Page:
Peters has previously said she had no knowledge of how the copy came to be distributed and declined to say who was with her when the copy was made.
But state officials, in various court documents, have outlined what they believe happened. It began when officials asked the county for a list of people who would be present for a routine visit by the state to prepare voting systems ahead of elections in 2021.
As part of the process known as a “trusted build,” files from the previous election are deleted and the software that manages elections is replaced with the original version. This is a security measure that ensures election officials are using software that has not been altered.
According to the indictment, Peters falsely introduced a person as a county employee during the state officials’ May 25 and May 26 visit for the “trusted build.” County records showed that an access card assigned to the person was used to enter a secure area in the election office the Sunday before.
Authorities have been working to determine the identity of that person, who is believed to have made two copies of the county’s voting system hard drive — one before the visit by state officials and one after it.
The person whose name and background check was presented to state officials ahead of the visit testified before the grand jury that they were, in fact, not present at the state visit and were never hired by the county, according to the indictment.
Peters has said she had the authority and an obligation to make the copies. State authorities, however, said Peters was only allowed to back up certain files and was not authorized to make a copy of the entire hard drive. Federal authorities also are investigating.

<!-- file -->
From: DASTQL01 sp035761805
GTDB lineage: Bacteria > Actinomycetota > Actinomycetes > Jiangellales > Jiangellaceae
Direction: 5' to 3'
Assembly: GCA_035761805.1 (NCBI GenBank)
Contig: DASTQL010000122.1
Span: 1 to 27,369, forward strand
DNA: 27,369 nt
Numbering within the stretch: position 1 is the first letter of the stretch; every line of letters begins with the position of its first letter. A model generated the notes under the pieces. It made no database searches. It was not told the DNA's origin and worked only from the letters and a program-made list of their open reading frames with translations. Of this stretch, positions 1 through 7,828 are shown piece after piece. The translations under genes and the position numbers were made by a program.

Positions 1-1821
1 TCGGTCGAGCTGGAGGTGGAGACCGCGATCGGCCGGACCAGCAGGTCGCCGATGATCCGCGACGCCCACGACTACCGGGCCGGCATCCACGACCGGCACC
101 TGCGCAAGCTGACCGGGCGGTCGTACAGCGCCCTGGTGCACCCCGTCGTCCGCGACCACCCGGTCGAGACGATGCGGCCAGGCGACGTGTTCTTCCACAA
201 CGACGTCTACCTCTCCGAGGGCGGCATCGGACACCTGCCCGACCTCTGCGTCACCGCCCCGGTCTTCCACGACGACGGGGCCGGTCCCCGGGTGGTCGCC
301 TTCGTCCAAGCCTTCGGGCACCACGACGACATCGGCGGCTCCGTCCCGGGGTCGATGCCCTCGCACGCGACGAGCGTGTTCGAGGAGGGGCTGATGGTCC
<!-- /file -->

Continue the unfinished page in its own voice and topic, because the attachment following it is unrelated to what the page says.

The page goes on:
In the meantime, Griswold persuaded a judge to prohibit Peters from overseeing last year’s elections in Mesa County and has asked for a similar injunction for this year’s elections.
In a statement, Griswold — who is seeking re-election this year — said: “Officials tasked with carrying out elections do so in public trust and must be held accountable when they abuse their power or position.”
The investigations into Peters’ actions prompted the Colorado County Clerks Association to push for better training and stiffer penalties for election officials who break the law. The Colorado Republican Party issued a statement urging Peters to suspend her campaign.
Peters announced in February that she is running for Griswold’s position. She joins a group of Republican candidates this year who are seeking to oversee elections in their state while questioning the integrity of the 2020 presidential election — despite no evidence of widespread fraud or a coordinated scheme to manipulate voting machines. Experts have expressed concern that candidates who don’t have faith in elections increase the risk of insider attacks or efforts to interfere in vote counting.
Peters faces other legal troubles stemming from allegations that she obstructed a police officer assisting with a search warrant and violated court rules by using a tablet to record a hearing involving Knisley.
Cassidy reported from Atlanta.
This version corrects that Knisley is scheduled to appear in court on Thursday, not Friday, and that Peters was indicted on 10 counts, not 13.